President and CEOOfficers of the CorporationBoard of TrusteesLeadership CouncilHistory
Managing DiabetesChildhood DiabetesNutritionExerciseOnline Diabetes ClassesDiscussion BoardsInfo for Healthcare ProfessionalsJoslin Clinical Guidelines50-Year Medalist Program
Adult ClinicPediatricsEye CareBillingInfo for Healthcare ProfessionalsDiabetes Information & Resources
Clinical Research50-Year Medalist Study
Media RelationsNews ReleasesInside JoslinSocial Media
Affiliated CentersPharma & DeviceCorporate EducationPublicationsProfessional EducationInternational
Give NowGet InvolvedEventsTributes & Special OccasionsCorporate & Foundation EngagementLegacy GivingWays to GivePhilanthropy TeamPublications

Identifying and Integrating Healthy Fat Into Your Diet

If you’re trying to integrate healthier foods into your diet and lower your cholesterol, you may think eliminating all fatty foods is the way to go. But you’d be wrong. In fact, there are many foods that despite their high fat content actually offer huge health benefits. Check out the list below to learn more about healthier fats and how you can incorporate them into your diet.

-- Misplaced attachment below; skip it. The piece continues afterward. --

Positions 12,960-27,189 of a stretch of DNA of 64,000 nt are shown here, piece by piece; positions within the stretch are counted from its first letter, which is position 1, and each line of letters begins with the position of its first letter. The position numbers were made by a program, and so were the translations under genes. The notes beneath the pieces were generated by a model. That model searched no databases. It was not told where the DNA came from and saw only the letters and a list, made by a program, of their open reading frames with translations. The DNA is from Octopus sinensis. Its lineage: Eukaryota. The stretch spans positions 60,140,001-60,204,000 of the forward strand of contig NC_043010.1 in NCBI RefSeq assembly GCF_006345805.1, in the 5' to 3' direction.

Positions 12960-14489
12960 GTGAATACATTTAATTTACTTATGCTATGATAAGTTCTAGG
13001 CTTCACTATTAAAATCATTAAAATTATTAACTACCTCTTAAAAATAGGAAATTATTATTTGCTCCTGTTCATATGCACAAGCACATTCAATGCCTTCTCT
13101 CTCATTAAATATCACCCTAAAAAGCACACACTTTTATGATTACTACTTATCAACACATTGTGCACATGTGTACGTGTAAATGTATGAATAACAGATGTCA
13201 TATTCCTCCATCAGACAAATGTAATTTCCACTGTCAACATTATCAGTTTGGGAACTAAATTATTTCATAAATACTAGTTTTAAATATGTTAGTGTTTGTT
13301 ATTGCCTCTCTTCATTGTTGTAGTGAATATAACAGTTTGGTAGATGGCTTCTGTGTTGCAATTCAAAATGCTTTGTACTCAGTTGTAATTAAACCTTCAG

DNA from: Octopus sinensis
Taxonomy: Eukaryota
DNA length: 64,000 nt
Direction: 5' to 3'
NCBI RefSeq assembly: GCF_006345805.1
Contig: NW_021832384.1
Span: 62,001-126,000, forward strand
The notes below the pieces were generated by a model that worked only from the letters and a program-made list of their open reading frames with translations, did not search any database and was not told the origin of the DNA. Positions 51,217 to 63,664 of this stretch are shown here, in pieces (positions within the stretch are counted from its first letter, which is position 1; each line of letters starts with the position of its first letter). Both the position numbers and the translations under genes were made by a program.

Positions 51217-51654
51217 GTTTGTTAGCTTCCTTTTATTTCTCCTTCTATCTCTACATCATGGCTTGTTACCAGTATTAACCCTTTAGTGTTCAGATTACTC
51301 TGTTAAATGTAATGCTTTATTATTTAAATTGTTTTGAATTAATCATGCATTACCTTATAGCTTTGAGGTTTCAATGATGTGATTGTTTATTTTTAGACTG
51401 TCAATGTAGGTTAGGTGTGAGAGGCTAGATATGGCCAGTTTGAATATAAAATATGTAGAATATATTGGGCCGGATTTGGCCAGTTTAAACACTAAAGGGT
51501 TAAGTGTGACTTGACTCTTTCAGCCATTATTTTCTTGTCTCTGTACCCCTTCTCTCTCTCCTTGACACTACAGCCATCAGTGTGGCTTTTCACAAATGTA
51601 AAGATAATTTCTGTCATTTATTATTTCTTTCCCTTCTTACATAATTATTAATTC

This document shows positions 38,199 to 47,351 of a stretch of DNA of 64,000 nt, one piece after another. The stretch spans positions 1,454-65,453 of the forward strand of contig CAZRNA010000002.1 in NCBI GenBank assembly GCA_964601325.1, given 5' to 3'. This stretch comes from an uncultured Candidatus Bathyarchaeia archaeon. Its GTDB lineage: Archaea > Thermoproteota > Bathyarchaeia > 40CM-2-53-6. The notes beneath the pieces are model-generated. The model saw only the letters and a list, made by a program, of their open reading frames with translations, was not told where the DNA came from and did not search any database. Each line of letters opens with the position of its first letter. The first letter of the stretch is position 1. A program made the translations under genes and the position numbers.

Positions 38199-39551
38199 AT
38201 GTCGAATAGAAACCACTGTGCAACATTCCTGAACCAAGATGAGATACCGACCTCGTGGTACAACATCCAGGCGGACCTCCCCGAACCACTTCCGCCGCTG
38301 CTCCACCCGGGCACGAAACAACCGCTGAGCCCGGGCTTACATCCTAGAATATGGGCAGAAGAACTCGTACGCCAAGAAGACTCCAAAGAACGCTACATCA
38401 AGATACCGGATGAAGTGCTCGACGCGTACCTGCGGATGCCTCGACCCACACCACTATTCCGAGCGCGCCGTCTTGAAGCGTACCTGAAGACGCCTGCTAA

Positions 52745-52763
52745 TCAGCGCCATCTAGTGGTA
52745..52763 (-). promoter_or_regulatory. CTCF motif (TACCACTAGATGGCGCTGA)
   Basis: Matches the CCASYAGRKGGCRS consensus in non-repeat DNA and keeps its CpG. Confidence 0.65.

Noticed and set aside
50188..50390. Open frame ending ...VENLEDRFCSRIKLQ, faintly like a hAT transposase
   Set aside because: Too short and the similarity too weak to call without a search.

Monounsaturated fat

This type of fat decreases bad cholesterol (LDL) and increases "good" cholesterol (HDL), and can be found in the following food items:

  • Canola oil
  • Peanut oil
  • Olive oil
  • Avocados
  • Olives
  • Nuts

While all of these foods can offer great health benefits, it is important to keep in mind that consuming too much of a good thing can be bad. So keep the serving size in mind when consuming any of the foods listed above.

Polyunsaturated fat

Consuming foods with this type of fat can lead to decreased LDL and increased HDL ("good" cholesterol), and can be found in oils from safflower, cottonseed, corn, flaxseed, sunflower, grape seed, walnut, and soybean, and fish, says Tracey Lucier, Nutrition Educator at the Joslin Diabetes Center.

Omega-3 fatty acids

You’ve probably heard a lot of about Omega-3’s lately—they’re a type of fat that protect blood vessel walls from damage, and it has been said that they also reduce inflammation and protect against cardiovascular disease. "Try eating fish at least 2-3 times a week, especially those types that are rich in omega 3 fats like salmon, trout, mackerel, halibut, and tuna," advises.

Plant stanols and sterols

These two items are added to "functional foods," such as yogurt, margarine, and some granola bars, and are designed to decrease bad cholesterol, says Elizabeth Staum, M.S., RD, LDN, at The Joslin Diabetes Center.

As aforementioned, it is crucial to follow the serving size guidelines in order to reap the most benefits of these healthier fats. If you have questions about portion sizes, contact The Joslin Diabetes Center’s Nutrition Education department at (617) 732-2440.

Page last updated: November 07, 2019